After 18 years at the Bar, in 2005 your Honour achieved another significant milestone in an already outstandingly good career by being appointed a Queen’s Counsel in Victoria. Since this time, your Honour has had extensive experience appearing before royal commissions, including the Victorian Bushfires Royal Commission, the Royal Commission into Misconduct in the Banking, Superannuation and Financial Services Industry as well. Your Honour has also made further contributions to the profession serving on the Victorian Bar Council and is the Senior Vice-President of the Commercial Bar Association.

I understand that your career at the Bar has been marked by a number of commendable characteristics that bode well for a long and fruitful career on the Bench. As I indicated at the outset, two strong and consistent themes that emerged when colleagues and friends were asked about you were your dedication to being a team player and your unwavering diligence on behalf of your clients. Your Honour built a strong reputation as someone with their door open to others, from readers to other silks. One colleague remarked that you were the glue that bound your chambers together over many years. Another remarked that your Honour ran teams as teams should be run, by taking into consideration the views of others and being willing and able to make the best legal and strategic decisions based on the available views.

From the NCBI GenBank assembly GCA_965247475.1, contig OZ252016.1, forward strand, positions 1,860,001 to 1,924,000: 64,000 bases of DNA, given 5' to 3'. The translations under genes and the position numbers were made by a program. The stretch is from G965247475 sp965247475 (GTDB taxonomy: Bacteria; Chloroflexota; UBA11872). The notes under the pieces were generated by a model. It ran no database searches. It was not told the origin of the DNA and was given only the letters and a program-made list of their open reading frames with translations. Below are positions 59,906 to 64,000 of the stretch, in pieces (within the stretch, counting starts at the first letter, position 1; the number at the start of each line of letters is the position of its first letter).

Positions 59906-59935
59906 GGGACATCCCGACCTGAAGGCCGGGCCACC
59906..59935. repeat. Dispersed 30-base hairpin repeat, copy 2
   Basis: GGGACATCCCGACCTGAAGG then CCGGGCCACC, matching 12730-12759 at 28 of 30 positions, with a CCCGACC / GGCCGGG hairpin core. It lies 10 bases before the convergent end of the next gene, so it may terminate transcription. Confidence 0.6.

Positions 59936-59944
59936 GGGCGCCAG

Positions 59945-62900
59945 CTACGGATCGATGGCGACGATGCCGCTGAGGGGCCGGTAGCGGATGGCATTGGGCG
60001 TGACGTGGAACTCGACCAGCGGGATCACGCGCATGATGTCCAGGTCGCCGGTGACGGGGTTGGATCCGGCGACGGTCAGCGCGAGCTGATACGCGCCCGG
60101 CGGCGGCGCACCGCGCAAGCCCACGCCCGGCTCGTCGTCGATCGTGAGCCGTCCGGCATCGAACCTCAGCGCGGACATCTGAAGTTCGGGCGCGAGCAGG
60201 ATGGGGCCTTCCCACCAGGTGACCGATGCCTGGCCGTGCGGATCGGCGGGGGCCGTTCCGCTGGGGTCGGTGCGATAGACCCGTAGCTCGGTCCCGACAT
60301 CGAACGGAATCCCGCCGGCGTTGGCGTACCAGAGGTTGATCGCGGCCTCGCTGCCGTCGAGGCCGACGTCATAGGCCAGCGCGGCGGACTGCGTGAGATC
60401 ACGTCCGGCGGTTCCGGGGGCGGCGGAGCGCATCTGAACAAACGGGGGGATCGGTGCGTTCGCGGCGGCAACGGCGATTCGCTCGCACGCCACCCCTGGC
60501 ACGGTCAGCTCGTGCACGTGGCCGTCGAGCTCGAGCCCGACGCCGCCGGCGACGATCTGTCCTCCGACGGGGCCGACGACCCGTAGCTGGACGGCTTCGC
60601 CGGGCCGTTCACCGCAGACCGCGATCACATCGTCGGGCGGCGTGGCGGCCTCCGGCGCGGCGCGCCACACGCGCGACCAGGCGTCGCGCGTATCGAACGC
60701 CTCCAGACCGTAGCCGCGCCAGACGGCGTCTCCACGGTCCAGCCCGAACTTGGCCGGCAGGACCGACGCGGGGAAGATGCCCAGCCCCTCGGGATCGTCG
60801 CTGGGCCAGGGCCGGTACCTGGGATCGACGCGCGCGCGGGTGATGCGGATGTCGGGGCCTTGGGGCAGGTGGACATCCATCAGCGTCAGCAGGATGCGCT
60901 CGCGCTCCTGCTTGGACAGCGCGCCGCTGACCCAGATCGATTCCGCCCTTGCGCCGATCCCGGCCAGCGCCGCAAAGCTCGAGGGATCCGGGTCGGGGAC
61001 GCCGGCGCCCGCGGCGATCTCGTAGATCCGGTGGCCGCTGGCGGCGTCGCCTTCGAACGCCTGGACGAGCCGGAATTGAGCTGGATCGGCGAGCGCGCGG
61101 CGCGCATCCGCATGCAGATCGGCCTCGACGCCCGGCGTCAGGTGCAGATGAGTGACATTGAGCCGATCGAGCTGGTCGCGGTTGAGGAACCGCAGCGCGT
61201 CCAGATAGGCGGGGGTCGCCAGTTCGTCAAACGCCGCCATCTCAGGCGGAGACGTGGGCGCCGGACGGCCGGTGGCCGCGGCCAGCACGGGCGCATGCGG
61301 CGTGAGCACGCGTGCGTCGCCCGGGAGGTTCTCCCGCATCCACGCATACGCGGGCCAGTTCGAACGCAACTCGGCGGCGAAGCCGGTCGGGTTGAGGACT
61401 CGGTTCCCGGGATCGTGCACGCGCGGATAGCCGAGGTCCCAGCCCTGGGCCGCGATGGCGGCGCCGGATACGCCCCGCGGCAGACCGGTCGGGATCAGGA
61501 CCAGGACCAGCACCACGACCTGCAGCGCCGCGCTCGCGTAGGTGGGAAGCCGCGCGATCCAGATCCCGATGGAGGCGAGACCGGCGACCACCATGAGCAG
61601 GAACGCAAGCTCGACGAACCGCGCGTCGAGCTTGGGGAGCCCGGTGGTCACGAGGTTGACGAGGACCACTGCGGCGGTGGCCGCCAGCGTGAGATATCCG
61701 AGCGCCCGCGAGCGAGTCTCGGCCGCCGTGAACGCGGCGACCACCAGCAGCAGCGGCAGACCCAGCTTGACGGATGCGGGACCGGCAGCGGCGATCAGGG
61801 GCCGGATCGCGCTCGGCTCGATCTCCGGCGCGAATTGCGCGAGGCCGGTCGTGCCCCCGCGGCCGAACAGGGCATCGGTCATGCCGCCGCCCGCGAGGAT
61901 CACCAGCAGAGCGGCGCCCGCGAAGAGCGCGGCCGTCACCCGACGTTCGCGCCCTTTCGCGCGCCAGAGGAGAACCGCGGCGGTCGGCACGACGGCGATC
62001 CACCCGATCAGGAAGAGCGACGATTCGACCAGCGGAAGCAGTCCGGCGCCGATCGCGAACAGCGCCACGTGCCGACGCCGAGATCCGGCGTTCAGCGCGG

Your Honour remembers the names of everyone, including the paralegals that deliver your briefs, so if you decide a career at the Bench is not for you, a career in politics may be one that you might pursue. If a junior lawyer had a good idea, your Honour would be the first person not just to adopt that idea, to ensure that the client is made aware of where it – to adopt that idea but also to make sure that the client is made aware of where it originated from. In terms of your diligence, your Honour has been described variously as a very good lawyer with a sharp wit and intellect, extremely hardworking, persistent and comprehensive in your approach, fierce and strident in defence of your clients’ interests as well.